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Green Synthesis of Zinc Oxide Nanoparticles and Their Antibiotic-potentiation Activities of Mucin Against Pathogenic Bacteria



Ezealisiji Kenneth Maduabuchi and Xavier Siwe-Noundou
 
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ABSTRACT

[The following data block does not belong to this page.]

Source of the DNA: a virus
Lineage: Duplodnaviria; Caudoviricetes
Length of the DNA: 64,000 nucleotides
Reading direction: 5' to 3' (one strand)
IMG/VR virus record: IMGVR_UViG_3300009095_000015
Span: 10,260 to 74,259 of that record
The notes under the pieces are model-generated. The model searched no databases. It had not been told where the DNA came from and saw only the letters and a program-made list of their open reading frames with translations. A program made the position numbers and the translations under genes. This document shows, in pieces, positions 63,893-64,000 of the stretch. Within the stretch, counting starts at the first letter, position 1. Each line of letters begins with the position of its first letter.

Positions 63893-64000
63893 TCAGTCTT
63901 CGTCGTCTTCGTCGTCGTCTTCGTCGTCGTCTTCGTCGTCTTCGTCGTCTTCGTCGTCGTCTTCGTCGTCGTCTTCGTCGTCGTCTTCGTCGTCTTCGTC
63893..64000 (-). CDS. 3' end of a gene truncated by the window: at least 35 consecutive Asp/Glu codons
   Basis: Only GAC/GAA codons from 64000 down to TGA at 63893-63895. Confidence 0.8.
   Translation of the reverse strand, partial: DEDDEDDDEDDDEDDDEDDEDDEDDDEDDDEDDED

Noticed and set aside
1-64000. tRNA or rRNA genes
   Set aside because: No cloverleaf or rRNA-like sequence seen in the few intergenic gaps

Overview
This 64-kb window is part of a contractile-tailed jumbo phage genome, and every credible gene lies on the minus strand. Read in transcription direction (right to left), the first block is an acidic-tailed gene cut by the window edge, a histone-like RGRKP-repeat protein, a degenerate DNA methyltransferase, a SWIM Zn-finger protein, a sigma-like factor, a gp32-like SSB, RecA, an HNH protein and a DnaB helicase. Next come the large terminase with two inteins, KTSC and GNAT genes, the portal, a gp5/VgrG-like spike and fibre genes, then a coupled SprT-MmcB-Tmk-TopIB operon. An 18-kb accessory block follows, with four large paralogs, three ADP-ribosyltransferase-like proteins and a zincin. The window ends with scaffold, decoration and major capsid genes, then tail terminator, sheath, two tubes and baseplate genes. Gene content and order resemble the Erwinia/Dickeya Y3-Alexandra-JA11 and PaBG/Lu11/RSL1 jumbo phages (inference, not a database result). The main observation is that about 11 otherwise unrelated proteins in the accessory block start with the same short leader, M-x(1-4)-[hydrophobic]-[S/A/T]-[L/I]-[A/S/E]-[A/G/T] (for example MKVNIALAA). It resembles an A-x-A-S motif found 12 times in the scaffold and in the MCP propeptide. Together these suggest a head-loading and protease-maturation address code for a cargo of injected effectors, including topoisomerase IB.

Background and Objective: Antimicrobial resistance is one of the biggest threats to world health, food security and development. Generally, infections-such as pneumonia, tuberculosis, gonorrhoea and salmonellosis-are becoming harder to treat as the drugs used to treat them become less efficacious. Present research was designed to investigate the antibacterial activities of green synthesized zinc oxide nanoparticles and their antibiotic-potentiating effects in the presence of mucin against some Gram-negative pathogenic bacteria. Materials and Methods: The broth micro-dilution method was used for determination of minimum inhibitory concentrations (MICs) of zinc oxide nanoparticles alone or in association with mucin using ciprofloxacin as a positive control. Results: Minimum inhibitory concentration indicated that zinc oxide nanoparticles and their combinations with mucin were able to inhibit the growth of all the studied bacteria within a concentration range of 0.140-6.420 and 0.006-1.024 μg mL1, respectively while the MIC range of 0.100-1.080 μg mL1 was recorded for ciprofloxacin positive standard antibiotic agent used. Significant synergistic effect was noted between zinc oxide nanoparticles and mucin combination on all tested bacteria except S. enteritidis. Present research has shown that zinc oxide nanoparticle is a potential antibacterial agent and the antibiotic effects were obviously potentiated in the presence of mucin. Conclusion: A novel topical formulation containing zinc oxide nanoparticle and mucin will be beneficial in wound management especially in accident and emergency units.